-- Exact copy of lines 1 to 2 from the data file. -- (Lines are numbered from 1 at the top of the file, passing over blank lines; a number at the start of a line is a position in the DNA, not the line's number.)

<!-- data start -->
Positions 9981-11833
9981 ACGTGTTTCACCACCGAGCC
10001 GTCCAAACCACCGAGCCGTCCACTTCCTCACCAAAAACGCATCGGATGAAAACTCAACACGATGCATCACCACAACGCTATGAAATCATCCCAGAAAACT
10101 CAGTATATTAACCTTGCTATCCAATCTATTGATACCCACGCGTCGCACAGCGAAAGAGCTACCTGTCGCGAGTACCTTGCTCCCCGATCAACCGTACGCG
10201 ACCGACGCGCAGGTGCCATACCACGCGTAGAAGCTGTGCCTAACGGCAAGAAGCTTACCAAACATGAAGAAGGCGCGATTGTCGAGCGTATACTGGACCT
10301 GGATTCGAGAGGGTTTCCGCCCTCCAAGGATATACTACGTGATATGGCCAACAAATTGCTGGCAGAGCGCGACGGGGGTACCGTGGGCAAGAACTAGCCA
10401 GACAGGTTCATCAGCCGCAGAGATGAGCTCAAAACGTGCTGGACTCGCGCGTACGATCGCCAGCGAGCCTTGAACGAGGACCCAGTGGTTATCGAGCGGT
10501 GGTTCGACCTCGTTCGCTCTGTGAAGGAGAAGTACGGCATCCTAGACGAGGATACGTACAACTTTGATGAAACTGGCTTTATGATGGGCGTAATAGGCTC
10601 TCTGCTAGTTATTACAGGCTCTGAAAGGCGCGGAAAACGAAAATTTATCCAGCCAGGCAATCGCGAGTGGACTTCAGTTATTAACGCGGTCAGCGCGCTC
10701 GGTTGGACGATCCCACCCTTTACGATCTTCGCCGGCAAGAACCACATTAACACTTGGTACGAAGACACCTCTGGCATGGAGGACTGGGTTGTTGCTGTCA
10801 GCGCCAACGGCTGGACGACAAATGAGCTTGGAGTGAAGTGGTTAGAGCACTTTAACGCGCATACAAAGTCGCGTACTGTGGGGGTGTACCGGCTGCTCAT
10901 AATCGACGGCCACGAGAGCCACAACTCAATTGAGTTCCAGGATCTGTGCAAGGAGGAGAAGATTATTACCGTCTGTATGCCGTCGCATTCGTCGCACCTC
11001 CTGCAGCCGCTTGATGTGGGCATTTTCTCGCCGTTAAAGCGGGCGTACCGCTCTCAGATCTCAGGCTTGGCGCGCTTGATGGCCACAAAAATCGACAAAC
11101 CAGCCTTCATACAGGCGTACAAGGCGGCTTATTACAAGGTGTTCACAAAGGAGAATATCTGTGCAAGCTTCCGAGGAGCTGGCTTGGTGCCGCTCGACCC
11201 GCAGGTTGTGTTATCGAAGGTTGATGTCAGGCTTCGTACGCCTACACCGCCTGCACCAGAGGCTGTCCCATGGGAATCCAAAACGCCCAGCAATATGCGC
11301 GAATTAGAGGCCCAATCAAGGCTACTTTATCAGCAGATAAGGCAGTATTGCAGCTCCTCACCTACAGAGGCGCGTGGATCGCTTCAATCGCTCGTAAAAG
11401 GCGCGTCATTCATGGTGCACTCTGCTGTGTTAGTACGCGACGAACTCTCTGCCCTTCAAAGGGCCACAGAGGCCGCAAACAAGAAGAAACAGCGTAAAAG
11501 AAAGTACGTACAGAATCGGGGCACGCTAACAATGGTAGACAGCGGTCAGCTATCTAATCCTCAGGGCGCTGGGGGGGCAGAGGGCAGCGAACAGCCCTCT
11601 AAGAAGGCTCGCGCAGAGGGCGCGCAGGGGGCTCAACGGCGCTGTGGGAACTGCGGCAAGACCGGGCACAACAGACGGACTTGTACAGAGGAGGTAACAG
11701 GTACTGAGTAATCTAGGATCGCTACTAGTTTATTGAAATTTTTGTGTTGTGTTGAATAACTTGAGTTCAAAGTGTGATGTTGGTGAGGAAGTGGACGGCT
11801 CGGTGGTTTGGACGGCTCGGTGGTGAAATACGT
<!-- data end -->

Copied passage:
Positions 9981-11833
9981 ACGTGTTTCACCACCGAGCC